As the abolitionist movement escalated throughout the 1850s
Frances E. Harper was one such individual enrolled in the latter abolitionist movement. Not only was she focused on the demise of slavery, but other social spheres and causes and well. In her many decades as an African-American advocate, she not only called for civil rights and freedom, but more available forms of education, women’s suffrage rights, and prohibition. She practiced her advocacy not only in public arenas and articles, but poetry as well. In her poetic work, “Bury Me in a "But not in a land where men are slaves...."
"But not in a land where men are slaves...."
In one of her many other writings, The Colored People in
At the same time, the equally prominent abolitionist Martin R. Delany too was fighting for similar yet also differing ideals in African American freedom. To state it lightly, Delany was a true intellectual, capable of excelling in nearly ever field he entered or studied. As a gifted writer, orator, editor, and student of medicine, he did much to advance the perception that African Americans could succeed and excel when given the opportunity to do so. His black/abolition oriented paper, The Mystery, further spread his word and ideology to a far wider audience. In the Civil War, Delany overcame incredible racial and political odds to rise to the rank of major in the Union Army. For such efforts, Abraham Lincoln would write to Secretary of War Edwin Stanton in February 1865: "Do not fail to meet this extraordinary and intelligent black man." Despite such courteous words, Delany's plea to Stanton to more actively recruit black troops largely fell upon deaf ears. Nevertheless, he helped command the 52nd USCT and later vigorously worked with the Freedman's Bureau until his resignation from the Army in 1865.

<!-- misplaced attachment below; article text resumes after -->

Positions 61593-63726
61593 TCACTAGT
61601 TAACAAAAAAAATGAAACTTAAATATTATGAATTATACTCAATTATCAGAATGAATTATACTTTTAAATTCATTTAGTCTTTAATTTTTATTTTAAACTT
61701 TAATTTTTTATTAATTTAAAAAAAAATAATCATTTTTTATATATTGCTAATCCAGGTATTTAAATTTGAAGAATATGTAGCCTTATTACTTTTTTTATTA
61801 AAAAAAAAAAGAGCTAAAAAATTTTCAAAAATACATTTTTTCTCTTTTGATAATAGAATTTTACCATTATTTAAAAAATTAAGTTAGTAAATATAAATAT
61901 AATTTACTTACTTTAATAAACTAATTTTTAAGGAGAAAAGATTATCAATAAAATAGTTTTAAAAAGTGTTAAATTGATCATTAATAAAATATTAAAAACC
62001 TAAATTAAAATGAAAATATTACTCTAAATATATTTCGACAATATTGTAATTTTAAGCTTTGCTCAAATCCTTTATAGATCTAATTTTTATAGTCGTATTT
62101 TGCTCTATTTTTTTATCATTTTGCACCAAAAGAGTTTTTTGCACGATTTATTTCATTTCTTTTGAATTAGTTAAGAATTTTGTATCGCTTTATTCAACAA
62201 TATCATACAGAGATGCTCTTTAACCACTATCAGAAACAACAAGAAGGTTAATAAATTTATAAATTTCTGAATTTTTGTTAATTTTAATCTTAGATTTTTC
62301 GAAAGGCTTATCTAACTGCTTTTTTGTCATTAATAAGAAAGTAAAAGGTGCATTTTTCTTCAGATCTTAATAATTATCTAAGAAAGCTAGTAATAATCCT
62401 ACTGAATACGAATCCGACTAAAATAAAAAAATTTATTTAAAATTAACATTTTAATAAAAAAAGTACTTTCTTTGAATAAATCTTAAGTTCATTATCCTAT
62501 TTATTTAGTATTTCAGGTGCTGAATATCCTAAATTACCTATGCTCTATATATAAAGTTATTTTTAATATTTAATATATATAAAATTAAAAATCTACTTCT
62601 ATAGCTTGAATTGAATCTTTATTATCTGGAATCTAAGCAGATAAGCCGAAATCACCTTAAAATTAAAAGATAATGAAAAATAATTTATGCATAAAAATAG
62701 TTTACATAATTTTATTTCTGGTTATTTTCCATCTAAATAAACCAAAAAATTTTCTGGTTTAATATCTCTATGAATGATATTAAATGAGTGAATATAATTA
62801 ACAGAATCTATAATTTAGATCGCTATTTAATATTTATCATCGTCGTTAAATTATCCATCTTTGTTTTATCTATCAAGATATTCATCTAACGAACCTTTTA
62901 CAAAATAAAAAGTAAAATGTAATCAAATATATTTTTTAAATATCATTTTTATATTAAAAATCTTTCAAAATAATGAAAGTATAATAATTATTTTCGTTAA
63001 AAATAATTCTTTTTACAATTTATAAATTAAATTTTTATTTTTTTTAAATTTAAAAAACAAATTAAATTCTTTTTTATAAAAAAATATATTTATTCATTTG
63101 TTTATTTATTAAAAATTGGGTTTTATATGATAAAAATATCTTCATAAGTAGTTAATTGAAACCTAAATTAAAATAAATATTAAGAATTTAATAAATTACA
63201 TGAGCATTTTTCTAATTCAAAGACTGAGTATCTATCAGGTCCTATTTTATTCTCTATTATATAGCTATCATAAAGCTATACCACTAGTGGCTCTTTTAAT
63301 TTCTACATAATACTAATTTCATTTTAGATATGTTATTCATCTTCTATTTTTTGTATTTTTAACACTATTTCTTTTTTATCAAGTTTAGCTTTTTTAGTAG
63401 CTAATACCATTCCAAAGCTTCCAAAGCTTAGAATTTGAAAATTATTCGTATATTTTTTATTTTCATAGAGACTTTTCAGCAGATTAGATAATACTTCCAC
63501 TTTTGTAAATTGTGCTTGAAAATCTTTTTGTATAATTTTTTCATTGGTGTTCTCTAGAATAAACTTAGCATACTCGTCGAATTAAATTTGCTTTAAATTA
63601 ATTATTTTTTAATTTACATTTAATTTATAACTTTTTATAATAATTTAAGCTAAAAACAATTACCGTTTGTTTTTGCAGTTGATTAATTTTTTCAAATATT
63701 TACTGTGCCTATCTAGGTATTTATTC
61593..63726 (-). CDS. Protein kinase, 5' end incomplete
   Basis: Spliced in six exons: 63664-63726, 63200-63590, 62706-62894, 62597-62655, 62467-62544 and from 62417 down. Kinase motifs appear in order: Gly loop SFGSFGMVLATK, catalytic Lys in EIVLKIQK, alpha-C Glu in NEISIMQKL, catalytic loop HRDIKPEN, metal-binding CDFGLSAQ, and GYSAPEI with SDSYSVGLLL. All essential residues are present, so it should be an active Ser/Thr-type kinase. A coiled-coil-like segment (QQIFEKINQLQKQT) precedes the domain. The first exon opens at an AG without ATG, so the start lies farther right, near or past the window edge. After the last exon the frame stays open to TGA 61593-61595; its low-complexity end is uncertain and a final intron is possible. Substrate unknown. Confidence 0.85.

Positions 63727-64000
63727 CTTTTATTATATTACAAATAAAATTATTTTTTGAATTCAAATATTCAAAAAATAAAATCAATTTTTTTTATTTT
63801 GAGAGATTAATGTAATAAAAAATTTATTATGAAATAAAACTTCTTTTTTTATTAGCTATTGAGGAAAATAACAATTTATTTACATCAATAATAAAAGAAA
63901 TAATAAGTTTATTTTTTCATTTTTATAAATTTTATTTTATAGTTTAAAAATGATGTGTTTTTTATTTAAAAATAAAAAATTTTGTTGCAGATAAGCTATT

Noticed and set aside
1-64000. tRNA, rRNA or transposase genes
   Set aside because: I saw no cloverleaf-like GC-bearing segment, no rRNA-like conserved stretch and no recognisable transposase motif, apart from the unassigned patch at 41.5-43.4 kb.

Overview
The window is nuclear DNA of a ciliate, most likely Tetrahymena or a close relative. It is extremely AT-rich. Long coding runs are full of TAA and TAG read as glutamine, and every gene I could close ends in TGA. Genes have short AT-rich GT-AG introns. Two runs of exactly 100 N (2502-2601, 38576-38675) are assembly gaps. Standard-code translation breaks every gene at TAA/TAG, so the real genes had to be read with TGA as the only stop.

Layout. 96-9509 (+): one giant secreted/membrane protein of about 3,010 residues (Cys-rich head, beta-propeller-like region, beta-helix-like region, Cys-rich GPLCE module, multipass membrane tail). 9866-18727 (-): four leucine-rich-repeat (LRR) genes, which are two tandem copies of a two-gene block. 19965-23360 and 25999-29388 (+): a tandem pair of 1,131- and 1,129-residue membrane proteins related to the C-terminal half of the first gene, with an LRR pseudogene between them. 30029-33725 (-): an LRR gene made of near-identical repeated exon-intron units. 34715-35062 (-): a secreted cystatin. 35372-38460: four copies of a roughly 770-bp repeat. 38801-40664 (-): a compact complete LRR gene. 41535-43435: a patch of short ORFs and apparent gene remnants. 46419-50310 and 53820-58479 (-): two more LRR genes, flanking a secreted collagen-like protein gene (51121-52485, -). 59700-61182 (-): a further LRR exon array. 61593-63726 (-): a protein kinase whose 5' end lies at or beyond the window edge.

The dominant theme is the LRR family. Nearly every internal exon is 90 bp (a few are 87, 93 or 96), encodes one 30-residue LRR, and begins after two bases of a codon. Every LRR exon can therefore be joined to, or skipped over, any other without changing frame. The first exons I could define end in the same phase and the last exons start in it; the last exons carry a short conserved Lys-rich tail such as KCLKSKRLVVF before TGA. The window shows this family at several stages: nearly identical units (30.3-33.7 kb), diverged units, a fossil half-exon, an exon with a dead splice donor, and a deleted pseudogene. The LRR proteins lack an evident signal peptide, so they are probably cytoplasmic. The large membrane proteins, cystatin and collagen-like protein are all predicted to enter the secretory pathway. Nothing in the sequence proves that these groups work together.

Delany was one of the first great advocates of Black Nationalism in
Throughout his writings, Delany makes reference to